Switzerland: A world leader in innovation

| July 2, 2018 | 0 Comments
The Rolex Learning Centre in Lausanne is one example of the widespread innovation in Switzerland.  (Photo: © EPFL)

The Rolex Learning Centre in Lausanne is one example of the widespread innovation in Switzerland. (Photo: © EPFL)

In January of this year, Switzerland and Canada signed a joint statement on science, technology and innovation on the margins of the World Economic Forum (WEF) in Davos, affirming a mutual interest in deepening co-operation in those fields. This should not come as a surprise because the two countries are natural partners. According to the WIPO’s Global Innovation Index, Switzerland is an innovation powerhouse, taking the top spot for the seventh year in a row. Switzerland’s recipe for success involves a number of factors. For one, our dual-education system offers hands-on vocational training in combination with academic excellence (we have seven universities that rank among the world’s top 160.) Second, Swiss companies — large multinationals and small- and medium-sized enterprises (SMEs) alike — invest much more in research and development than their counterparts in most other countries. In fact, the private sector is responsible for more than 80 per cent of R&D expenditures in applied research, which is reflected in our world-leading position in patent applications (884 per million inhabitants). Also, Swiss authorities and businesses work together to further and promote innovation. Successful examples of such collaboration include CERN in Geneva, which has produced breakthroughs in physics, or the Innovation Park INNOVAARE, which is one of the world’s leading centres for quickly turning innovations in such fields as accelerator technology, advanced materials and processes, human health and energy into marketable products and solutions. Furthermore, Switzerland hugely profits from its system of competitive federalism, which stems from the strong constitutional position of the cantons (our version of provinces). Combined with long-term political stability, low unemployment and steady growth, this results in a safe environment for investors looking to support innovative technologies. With a GDP of more than $853 billion (or $102,000 per capita), our economy belongs to the world’s top 20. Given the size of its population, at 8.4 million, Switzerland has a highly diversified and internationally integrated economy that includes such fields as high-tech, finance, life sciences and tourism. This is reflected in a well-balanced and universal investment and trade policy, which includes Swiss membership in the European Free Trade Association (EFTA), a free-trade agreement with the European Union and an additional 28 FTAs with 38 partners worldwide. The EFTA countries and Canada signed their free-trade agreement in 2008 and we believe it would be in both parties’ interest to upgrade it as soon as possible. In fact, bilateral trade has increased over the past decade, making Switzerland Canada’s 12th-largest trading partner. Canada is our second-largest trading partner in the Americas and therefore an important market for Swiss companies and investors. Switzerland consistently ranks among the top 10 foreign direct investors in Canada, providing jobs for more than 32,000 Canadians in total. Large, well-known Swiss companies in Canada include ABB (technology), Barry Callebaut, Lindt and Nestlé (food), Novartis and Roche (life sciences), UBS and Zurich (financial services) and Glencore (mining). Apart from the many well-known brands, an increasing number of Swiss SMEs discover Canada as an ideal place to expand and grow their international business. They are supported by Switzerland Global Enterprise and Swiss Business Hub Canada, with its office in Montreal. Both organizations are dedicated to promoting and connecting Swiss companies in Canada as well as attracting Canadian businesses and investments to Switzerland. We also put more emphasis on the market potential that Switzerland represents for Canadian companies. Canadian exports to Switzerland have shown a positive development over the last few years. A shining Canadian example for Swiss market entry is Bombardier. The purchase of 30 units of CSeries 100 aircraft by launch customer Swiss Global Airlines led to a record 80-per-cent increase in exports over the past two years. In conclusion, Switzerland and Canada share a broad and highly diversified economic relationship. This relationship is based on shared values, trust and free trade. It is also built on many personal relationships between Swiss and Canadians. There is room for this relationship to grow further, both with respect to geography (Western Canada) and new sectors (cleantech). Due to its excellent education system, competitive federalism, cultural diversity, political and economic stability and high quality of life, Switzerland continues to be a perfect breeding ground for innovative technologies and thus offers Canadian corporations and investors a great location to investigate.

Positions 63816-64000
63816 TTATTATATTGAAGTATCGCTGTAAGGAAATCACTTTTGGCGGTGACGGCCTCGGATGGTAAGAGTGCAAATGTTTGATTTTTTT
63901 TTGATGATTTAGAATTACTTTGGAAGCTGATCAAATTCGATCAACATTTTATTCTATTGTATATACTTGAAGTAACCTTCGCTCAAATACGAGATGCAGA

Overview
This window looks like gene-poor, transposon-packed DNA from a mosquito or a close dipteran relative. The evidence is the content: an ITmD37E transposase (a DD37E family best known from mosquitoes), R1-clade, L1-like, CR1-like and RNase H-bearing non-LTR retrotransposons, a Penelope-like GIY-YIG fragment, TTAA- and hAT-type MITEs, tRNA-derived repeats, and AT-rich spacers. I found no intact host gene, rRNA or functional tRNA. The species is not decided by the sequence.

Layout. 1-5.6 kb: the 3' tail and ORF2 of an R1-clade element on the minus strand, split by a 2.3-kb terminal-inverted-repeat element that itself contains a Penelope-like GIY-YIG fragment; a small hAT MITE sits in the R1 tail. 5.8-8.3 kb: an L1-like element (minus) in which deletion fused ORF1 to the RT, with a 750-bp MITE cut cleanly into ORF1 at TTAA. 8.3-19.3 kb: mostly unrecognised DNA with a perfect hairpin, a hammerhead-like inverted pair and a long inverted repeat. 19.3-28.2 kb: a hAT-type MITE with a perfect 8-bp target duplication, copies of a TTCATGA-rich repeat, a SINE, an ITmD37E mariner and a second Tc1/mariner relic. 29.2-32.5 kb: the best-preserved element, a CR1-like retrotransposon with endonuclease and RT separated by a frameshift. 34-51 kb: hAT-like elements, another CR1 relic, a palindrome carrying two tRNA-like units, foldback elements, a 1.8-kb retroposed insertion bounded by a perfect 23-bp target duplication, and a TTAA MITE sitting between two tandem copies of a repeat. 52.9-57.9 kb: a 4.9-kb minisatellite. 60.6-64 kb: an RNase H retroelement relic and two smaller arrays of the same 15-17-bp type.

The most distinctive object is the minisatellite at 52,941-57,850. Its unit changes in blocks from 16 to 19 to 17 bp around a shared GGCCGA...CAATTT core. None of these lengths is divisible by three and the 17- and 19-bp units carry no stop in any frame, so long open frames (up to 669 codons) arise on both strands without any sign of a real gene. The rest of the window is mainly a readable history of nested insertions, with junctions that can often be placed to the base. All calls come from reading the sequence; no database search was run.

Beat Nobs is the ambassador of Switzerland. You can reach him by email at ott.vertretung@eda.admin.ch or by phone at (613) 235-1837.

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Category: Diplomatica

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Beat Nobs is the ambassador of Switzerland. You can reach him by email at ott.vertretung@eda.admin.ch or by phone at (613) 235-1837.

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